Click the link below for this valuable report published by the Consumer Protection Finance Bureau
Before the scandal:
After scandal from NAACP website:
LOS ANGELES — Donald Sterling donated money for years to the Los Angeles chapter of the NAACP, which honored the Clippers owner with a lifetime achievement award in 2009 and was planning to present him another in May until the controversy broke over his racially insensitive comments that went public over the weekend.
The amount Sterling has given to the L.A. NAACP branch was not revealed at a news conference Monday held by L.A. branch president Leon Jenkins.
“It’s an insignificant amount of money, and we’re going to return it,” said Jenkins, who added the NAACP and Sterling have had a relationship for “maybe 15-20 years.”
Sterling’s award from the NAACP in 2009 came just before he agreed to pay a $2.765 million settlement in a case that alleged he discriminated against African Americans, Latinos and others at apartment buildings he owned in Los Angeles County.
The NAACP no longer plans to honor Sterling at its event next month, at which Rev. Al Sharpton and L.A. Mayor Eric Garcetti will receive awards as Persons of the Year.
In an interview Monday with ESPN Radio’s Colin Cowherd, Alice Huffman said she was surprised Sterling was being given another lifetime achievement award.
“I thought to myself, ‘A second lifetime award? That’s kind of unusual. He hasn’t died and come back to life. He already has one lifetime award. Why the second one?’ And then this story broke,” said Huffman.
And more from LA Weekly:
How much does an NAACP “Lifetime Achievement Award” cost? About $5,000, if Donald Sterling’s recent contribution to the organization is a clue.
A look through recent years of tax filings for The Donald T. Sterling Charitable Foundation (9441 Wilshire Boulevard, Penthouse Suite, Beverly Hills, California 90212) shows just one $5,000 contribution to the NAACP in 2010. The NAACP’s local president, Leon Jenkins, today called Sterling’s contribution “insignificant” and said “his donation” would be returned.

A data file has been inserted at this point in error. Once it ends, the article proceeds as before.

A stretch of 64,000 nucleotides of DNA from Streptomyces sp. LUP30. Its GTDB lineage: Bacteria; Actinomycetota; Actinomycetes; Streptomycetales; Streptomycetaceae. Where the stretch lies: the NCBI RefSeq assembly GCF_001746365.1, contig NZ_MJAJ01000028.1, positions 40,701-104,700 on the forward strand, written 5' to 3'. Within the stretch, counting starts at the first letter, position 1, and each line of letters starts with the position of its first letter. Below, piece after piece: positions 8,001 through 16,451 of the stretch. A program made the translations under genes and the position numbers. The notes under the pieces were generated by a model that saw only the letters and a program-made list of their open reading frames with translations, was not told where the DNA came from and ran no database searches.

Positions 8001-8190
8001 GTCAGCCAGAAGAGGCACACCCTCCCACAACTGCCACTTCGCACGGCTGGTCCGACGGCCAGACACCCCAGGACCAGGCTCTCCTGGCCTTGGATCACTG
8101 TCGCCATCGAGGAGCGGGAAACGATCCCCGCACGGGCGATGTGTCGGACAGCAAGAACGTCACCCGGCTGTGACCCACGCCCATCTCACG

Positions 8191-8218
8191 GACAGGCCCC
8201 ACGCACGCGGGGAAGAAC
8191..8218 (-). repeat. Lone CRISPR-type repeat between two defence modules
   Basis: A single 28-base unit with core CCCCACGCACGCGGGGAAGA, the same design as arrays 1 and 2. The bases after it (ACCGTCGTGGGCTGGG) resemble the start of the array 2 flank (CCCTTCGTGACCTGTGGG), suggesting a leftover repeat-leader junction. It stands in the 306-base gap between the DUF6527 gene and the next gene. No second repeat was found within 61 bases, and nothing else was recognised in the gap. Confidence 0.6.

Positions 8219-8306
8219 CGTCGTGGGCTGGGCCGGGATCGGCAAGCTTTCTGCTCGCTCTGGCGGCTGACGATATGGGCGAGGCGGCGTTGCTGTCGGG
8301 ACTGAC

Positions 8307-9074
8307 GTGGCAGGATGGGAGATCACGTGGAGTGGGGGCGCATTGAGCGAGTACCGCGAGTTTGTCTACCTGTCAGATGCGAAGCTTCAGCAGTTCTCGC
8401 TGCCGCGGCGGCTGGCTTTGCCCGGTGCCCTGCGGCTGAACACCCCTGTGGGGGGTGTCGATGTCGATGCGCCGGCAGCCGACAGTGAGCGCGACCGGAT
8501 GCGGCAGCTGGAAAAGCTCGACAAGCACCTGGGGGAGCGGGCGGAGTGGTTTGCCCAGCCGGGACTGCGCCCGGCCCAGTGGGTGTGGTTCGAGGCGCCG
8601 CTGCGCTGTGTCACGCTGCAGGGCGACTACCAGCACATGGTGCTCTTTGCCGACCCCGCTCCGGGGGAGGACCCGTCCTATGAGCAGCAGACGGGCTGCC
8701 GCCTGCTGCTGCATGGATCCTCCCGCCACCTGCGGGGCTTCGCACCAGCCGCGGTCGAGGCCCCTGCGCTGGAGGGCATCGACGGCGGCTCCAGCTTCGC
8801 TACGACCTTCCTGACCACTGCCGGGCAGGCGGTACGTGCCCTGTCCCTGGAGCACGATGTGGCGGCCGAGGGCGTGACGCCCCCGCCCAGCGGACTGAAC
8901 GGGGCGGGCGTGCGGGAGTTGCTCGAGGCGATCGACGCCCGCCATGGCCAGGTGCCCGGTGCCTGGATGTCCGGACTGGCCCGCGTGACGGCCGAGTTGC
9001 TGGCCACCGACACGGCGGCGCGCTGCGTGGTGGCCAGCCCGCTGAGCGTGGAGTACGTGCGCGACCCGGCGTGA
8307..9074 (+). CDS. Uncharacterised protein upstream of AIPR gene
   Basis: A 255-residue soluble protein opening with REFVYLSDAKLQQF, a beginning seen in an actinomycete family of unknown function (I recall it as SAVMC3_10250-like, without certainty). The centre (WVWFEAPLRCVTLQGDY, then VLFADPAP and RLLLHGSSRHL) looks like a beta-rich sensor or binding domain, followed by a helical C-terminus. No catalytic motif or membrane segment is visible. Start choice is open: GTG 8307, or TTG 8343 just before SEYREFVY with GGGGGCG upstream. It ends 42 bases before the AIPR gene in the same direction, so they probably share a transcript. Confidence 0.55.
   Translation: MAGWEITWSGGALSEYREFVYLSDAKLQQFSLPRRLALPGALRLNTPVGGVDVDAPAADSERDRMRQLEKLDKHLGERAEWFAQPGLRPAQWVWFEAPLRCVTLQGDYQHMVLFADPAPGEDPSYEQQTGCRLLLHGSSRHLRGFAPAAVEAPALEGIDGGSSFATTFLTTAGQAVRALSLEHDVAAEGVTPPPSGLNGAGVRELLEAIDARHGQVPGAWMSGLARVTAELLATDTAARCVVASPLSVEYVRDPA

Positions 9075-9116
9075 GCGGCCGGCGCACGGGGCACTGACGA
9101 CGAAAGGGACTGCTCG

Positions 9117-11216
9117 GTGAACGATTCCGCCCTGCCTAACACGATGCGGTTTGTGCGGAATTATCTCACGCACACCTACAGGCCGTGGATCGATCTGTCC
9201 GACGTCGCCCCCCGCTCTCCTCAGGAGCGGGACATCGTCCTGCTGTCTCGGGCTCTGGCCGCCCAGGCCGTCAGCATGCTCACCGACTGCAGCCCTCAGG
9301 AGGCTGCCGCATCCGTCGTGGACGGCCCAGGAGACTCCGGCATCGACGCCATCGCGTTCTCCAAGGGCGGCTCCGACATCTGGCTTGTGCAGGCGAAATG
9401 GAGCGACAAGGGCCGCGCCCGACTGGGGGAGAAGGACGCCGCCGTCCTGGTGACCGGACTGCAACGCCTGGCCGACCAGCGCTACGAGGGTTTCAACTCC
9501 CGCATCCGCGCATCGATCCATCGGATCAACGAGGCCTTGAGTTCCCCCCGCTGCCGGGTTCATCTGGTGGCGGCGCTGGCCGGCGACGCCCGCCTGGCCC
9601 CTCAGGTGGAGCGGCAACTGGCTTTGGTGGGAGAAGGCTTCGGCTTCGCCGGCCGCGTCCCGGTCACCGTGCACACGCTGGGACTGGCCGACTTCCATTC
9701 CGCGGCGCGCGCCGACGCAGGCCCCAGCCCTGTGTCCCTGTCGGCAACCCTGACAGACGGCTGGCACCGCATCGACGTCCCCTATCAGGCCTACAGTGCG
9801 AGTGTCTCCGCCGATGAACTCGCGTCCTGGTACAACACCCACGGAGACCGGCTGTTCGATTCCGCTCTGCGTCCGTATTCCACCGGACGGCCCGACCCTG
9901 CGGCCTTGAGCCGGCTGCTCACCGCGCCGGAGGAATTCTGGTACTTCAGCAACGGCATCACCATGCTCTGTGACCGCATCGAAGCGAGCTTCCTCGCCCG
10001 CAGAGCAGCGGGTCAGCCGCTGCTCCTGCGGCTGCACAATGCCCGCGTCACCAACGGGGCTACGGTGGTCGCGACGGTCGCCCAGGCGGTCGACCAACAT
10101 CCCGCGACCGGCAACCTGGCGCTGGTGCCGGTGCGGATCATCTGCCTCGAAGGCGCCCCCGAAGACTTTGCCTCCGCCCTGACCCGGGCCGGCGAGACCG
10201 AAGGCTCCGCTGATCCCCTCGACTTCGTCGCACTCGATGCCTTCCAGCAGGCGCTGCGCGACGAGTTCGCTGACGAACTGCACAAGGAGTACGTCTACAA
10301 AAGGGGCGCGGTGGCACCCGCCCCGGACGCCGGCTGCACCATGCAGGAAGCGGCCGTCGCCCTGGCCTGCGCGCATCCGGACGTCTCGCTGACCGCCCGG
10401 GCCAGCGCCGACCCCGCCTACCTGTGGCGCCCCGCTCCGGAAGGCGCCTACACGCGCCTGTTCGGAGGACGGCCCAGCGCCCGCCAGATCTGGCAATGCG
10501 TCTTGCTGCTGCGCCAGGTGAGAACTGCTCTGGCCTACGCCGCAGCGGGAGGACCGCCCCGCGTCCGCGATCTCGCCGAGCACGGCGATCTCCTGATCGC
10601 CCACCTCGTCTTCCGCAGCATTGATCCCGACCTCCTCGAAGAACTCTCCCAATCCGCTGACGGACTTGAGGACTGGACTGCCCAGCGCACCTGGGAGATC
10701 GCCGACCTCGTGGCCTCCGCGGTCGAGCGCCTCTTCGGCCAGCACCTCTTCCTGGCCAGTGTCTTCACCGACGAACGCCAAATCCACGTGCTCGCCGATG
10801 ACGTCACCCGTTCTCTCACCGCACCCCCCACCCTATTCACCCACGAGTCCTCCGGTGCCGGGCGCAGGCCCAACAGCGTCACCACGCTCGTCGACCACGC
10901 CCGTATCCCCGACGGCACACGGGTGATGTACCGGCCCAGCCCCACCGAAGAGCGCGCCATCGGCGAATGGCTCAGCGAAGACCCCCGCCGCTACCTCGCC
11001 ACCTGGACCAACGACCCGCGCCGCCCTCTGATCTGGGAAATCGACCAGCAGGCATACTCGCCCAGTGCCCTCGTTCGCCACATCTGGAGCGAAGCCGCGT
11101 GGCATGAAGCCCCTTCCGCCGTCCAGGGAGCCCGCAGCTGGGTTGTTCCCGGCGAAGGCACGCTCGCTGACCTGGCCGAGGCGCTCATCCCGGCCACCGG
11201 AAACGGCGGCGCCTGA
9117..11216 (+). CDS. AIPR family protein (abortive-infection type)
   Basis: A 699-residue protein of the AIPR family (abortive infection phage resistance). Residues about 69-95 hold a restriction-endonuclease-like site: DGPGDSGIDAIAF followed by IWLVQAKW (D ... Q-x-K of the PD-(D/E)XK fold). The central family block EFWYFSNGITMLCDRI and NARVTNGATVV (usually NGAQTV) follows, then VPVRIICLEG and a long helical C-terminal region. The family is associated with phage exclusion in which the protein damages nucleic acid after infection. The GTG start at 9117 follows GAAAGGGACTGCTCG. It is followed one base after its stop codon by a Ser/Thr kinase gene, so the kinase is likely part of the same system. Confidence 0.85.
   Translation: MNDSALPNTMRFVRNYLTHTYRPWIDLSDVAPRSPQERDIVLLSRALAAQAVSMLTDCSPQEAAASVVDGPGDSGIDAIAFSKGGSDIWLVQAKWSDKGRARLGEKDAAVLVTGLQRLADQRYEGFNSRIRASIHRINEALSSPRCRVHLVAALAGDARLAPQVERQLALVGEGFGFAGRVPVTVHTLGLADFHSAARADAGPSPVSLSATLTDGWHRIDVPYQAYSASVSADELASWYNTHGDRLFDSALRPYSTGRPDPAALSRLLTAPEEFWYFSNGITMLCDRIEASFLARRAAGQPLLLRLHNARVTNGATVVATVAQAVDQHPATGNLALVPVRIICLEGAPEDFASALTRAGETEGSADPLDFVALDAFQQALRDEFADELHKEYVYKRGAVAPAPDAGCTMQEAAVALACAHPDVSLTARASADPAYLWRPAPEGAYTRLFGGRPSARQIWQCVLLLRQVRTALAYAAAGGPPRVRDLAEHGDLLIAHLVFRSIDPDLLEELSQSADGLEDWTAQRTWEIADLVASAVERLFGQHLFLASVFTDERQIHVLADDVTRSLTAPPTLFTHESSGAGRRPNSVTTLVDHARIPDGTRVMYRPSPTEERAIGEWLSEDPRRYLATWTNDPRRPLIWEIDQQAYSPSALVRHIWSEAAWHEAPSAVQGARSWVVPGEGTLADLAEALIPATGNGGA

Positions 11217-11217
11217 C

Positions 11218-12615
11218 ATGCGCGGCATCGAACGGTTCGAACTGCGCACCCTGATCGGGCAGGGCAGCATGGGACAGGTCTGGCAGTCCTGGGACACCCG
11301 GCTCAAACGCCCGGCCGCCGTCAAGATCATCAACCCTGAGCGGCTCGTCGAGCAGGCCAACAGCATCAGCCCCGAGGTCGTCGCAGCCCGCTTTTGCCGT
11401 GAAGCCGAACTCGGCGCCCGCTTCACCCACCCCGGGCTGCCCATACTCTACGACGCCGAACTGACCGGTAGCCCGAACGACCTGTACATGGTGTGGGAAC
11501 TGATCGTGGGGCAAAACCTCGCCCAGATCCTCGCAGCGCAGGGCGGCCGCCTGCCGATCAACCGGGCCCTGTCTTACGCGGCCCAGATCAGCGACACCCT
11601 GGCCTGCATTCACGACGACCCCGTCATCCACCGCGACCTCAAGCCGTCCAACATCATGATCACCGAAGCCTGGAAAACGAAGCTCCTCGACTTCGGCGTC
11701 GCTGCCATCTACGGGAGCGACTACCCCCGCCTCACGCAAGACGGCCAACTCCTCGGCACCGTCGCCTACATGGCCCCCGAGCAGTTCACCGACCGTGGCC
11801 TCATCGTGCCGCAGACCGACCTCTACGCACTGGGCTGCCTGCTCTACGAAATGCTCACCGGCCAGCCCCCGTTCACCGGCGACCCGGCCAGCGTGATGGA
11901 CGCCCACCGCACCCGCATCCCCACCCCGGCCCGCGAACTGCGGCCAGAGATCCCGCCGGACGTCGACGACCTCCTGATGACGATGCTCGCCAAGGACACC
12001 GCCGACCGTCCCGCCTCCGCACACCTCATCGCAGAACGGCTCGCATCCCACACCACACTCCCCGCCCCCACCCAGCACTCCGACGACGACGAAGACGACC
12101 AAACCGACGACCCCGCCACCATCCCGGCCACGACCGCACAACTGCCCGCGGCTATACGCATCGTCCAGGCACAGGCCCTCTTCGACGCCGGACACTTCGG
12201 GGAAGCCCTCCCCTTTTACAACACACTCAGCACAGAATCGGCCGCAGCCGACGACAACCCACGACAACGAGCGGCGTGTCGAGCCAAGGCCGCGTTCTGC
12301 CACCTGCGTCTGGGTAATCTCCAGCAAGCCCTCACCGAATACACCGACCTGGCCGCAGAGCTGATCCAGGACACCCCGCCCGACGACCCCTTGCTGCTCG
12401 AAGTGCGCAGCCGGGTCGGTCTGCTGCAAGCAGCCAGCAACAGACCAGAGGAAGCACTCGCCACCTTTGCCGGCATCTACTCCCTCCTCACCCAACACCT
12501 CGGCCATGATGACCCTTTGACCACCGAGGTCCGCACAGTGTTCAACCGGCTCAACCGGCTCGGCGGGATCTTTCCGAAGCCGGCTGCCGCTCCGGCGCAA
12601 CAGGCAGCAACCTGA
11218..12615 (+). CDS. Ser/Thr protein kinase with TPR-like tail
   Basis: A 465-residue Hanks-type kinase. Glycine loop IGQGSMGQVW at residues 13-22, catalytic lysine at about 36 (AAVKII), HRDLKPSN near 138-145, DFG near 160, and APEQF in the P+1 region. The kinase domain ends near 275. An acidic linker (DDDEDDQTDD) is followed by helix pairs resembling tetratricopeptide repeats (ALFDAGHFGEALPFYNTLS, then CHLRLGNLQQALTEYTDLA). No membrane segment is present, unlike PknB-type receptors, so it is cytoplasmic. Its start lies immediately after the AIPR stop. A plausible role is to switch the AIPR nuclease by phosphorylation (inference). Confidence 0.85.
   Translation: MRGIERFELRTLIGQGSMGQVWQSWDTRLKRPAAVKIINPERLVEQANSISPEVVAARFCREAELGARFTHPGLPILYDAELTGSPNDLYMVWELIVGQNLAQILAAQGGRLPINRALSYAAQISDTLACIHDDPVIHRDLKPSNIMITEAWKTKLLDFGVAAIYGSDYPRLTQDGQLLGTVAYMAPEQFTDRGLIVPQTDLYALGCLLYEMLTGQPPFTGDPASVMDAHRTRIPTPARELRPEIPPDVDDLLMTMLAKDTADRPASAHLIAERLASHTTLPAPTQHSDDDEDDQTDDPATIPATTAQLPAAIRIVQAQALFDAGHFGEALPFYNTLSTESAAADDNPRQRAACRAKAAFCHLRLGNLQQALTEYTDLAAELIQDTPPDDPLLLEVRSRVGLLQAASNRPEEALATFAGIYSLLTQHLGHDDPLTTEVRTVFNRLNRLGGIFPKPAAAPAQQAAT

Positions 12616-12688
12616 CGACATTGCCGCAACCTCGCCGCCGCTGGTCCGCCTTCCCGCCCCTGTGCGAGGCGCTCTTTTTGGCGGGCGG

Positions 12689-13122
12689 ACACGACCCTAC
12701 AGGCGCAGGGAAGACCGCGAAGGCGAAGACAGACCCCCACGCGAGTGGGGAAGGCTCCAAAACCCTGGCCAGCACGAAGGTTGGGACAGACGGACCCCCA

Interestingly, Sterling’s foundation has consistently given cash to minority and religious organizations, according to the tax records. It also gave to the University of California:
In 2012, the last year for which nonprofit private foundation 990 documents are available, Sterling’s organization contributed $10,000 to:
-The United Negro College Fund
-The Latino group Para Los Ninos
-The Union Rescue Mission.
-The Black Business Association in L.A.
-Nuevo Amancer Latino Children’s Services.
-The Museum of Tolerance.
-Los Angles Museum of Holocaust.
The group also gave $20,000 to the University of California regents that year.
Since 2009, our review of tax records found, Sterling’s foundation has consistently given to many of those groups with $5,000 and $10,000 annual checks. Frequent recipients include inner-city L.A. Unified School District high schools such as Garfield, Fremont, Hamilton, Roosevelt, Manual Arts, Jefferson and more.
Edited press release received by LRM:
For the millions who have lost their homes to foreclosure, or are still losing their homes to the “too big to fail” banks, Mary McCulley is a hero. In February she stood up to those who caused the fraud which led to her foreclosure–and won. She obtained a $6 million award–including punitive damages—against US Bank.
Yet on April 25, 2014, Mary was forcibly hauled off to federal prison for accusations by former American Title Land Company’s Tom Cahill. Based solely on Cahill’s word, Mary was sentenced to one year in Federal Prison, plus another year of very harsh probation. She was immediately taken away by Federal Marshalls, and reported severe bruising after being roughed up. Mary is 56 years old.
On February 7, 2014, US Bank was found guilty in a jury trial of fraudulently foreclosing on Mary’s home. The jury found proof U.S…
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